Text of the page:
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Promises for a new and less violent New Orleans

26th September 2011   ·   0 Comments

By L. Kasimu Harris
Contributing Writer

Last Saturday, 17 local business owners made pledges to New Orleans youth during the Saving Our Sons summit, at the UNO Lakefront Arena. They took the stage toward the end of the program, but their promises aspire to begin a new and less violent New Orleans.

“This is where you should be in a few years,” Justin T. Augustine III, Vice President, Veolia TransDev, urged the youth in the audience.

The program was a part of the campaign by New Orleans Mayor Mitch Landrieu to eradicate the immense crime in the city. Landrieu’s speech climbed up and down the proverbial ladder of abstraction: He spoke about talking about a nine-year-old boy killed on Mother’s Day 1994 after a picnic contrasted against the blot of 4,000 people killed during the last 16 years in New Orleans and said each of the those murders took a piece of everyone.[ad#NOLA City Council RFQ]

“We have become numb and this can’t be apart of our daily lives,” Landrieu said adding that residents must come together again, just as they did during other adverse events like hurricane an oil spills. “This situation is just as important.”

Peter Davis, 25, a local educator and a product of New Orleans Public Schools and like most residents of the city, has too long been exposed to violence.

“It was needed because I felt it was time for the city’s leadership to take a formal stance on the violence,” Davis said. He added that it was a step toward formal change regarding strategic planning on the leaders’ behalf. “It was good for so many businesses to make a personal investment,” Davis said.

Davis added that business pledges were important in building community capacity in the spirit of taking a village to raise a child. Community capacity is pooling all the resources together to solve a problem for various points of views. “It shows that the businesses are at least interested in the problem.”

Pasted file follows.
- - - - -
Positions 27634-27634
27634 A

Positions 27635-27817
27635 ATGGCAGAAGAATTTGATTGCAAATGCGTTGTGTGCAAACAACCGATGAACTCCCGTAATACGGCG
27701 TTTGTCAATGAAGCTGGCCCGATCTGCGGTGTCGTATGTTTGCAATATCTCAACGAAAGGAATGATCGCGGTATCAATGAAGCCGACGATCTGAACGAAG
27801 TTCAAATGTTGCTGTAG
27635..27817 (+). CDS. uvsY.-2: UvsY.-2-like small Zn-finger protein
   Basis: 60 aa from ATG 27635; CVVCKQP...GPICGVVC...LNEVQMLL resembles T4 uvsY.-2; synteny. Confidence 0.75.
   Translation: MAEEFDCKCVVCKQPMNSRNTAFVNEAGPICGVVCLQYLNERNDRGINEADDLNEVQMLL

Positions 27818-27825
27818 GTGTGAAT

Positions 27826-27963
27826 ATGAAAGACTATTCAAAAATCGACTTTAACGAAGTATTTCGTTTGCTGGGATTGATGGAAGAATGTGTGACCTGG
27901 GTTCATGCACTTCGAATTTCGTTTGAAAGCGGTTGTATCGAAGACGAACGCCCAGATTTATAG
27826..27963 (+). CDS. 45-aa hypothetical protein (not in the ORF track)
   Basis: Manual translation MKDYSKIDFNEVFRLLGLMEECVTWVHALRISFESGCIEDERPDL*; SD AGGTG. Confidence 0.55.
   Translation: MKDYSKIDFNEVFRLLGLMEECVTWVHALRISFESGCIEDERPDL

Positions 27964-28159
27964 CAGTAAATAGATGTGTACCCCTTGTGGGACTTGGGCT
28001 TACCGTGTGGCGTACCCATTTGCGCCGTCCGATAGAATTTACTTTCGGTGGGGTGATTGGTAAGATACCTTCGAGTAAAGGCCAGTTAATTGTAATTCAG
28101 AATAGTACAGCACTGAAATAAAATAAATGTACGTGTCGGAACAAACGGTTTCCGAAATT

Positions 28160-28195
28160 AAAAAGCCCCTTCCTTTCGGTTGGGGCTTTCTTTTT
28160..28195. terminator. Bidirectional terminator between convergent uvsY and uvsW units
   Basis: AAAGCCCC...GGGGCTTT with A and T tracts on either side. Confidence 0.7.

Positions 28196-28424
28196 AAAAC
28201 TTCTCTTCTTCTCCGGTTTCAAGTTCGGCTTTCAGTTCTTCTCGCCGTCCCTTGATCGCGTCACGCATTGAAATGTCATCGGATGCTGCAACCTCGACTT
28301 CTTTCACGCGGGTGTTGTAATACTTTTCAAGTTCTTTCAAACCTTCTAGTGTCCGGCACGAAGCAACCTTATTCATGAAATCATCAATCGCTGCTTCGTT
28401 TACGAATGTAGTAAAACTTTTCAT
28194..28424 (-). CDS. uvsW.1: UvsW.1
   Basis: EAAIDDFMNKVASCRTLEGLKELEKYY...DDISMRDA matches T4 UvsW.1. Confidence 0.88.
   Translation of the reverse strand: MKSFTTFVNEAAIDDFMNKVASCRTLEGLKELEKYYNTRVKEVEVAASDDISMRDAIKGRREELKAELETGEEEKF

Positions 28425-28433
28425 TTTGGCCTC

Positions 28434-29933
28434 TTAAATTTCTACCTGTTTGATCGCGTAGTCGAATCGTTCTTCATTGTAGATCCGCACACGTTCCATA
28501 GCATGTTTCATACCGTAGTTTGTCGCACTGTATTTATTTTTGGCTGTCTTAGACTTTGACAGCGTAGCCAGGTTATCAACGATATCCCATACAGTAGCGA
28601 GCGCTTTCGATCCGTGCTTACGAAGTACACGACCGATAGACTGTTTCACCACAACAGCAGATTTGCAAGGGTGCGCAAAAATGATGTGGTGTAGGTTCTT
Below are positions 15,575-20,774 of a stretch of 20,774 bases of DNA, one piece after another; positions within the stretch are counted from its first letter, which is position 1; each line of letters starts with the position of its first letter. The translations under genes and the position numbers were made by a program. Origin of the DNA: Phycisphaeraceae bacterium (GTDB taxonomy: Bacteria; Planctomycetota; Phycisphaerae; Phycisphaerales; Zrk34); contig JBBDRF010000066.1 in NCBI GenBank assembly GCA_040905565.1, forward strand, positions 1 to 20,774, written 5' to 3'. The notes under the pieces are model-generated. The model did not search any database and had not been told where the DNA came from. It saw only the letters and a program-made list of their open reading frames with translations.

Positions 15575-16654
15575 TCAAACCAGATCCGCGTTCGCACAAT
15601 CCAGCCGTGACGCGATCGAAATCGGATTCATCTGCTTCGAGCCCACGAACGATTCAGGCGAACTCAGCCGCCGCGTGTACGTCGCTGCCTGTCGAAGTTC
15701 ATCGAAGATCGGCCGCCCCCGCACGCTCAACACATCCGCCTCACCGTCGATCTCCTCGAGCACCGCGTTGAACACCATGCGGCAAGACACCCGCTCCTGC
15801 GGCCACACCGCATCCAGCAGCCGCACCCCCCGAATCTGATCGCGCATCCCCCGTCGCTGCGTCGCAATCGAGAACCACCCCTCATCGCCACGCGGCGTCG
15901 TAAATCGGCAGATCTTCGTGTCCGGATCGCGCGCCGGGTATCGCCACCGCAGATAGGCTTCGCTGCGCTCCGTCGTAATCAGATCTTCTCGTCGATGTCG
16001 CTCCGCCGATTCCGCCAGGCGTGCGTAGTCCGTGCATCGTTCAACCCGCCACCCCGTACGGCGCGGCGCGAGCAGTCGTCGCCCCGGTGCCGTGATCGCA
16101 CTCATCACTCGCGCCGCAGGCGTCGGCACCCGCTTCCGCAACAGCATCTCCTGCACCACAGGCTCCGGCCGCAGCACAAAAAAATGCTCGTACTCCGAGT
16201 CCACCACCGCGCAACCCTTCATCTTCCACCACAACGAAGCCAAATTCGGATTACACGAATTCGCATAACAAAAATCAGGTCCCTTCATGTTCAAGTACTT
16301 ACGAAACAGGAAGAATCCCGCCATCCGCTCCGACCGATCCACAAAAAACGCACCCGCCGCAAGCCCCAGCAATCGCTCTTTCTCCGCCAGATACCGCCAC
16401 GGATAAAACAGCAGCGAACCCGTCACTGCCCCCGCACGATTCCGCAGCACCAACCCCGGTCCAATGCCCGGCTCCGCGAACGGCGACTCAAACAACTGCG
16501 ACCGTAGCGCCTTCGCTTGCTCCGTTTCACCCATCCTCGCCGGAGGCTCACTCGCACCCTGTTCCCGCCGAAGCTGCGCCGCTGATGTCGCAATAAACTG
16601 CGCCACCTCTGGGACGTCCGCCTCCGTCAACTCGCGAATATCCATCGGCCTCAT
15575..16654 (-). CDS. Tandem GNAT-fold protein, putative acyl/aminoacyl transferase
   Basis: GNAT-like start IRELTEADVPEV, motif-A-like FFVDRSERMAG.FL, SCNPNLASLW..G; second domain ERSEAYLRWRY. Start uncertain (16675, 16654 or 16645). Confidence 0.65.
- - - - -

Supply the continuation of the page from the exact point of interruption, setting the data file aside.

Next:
Davis said he expected to see more people in attendance and he’s been to similar events that were good in the moment, but lacked follow-up.

“I think it was great as long as something comes out of it,” Davis said.

Landrieu said the city is allotting 250,000 dollars in seed money to institute a cease-fire, with retaliation killings, where the Depart­ment of Justice reported that in 80 percent of the murders, the victims and the killer knew each other. He also announced plans to eliminate blighted properties with ex-offenders and that conflict resolution skills will be taught in school. “The most powerful voice against crime is the young people,” he said.

In addition to the speeches, the program featured several performers and video presentations. Trumpeter Shamarr Allen dedicated his music to the lives lost and the O.P. Walker High School Gospel Choir performed “I Need You To Survive,” and those lyrics were repeated several times by various speakers. “Shell Shocked,” a documentary about those most affected the deaths, was previewed. And Troy “Trombone Shorty” And­rews, a local musician of international fame, spoke about the violent deaths of some of his family members and his Horns in Schools program.

The program was about togetherness for the future and protecting the youth.

Landrieu, whose language fluctuated between a formal speech and a neighborly conversation, depending of the point he was making, said: “It ain’t gonna be easy, but we must do what’s difficult to do what’s right.”

This article was originally published in the September 26, 2011 print edition of The Louisiana Weekly newspaper

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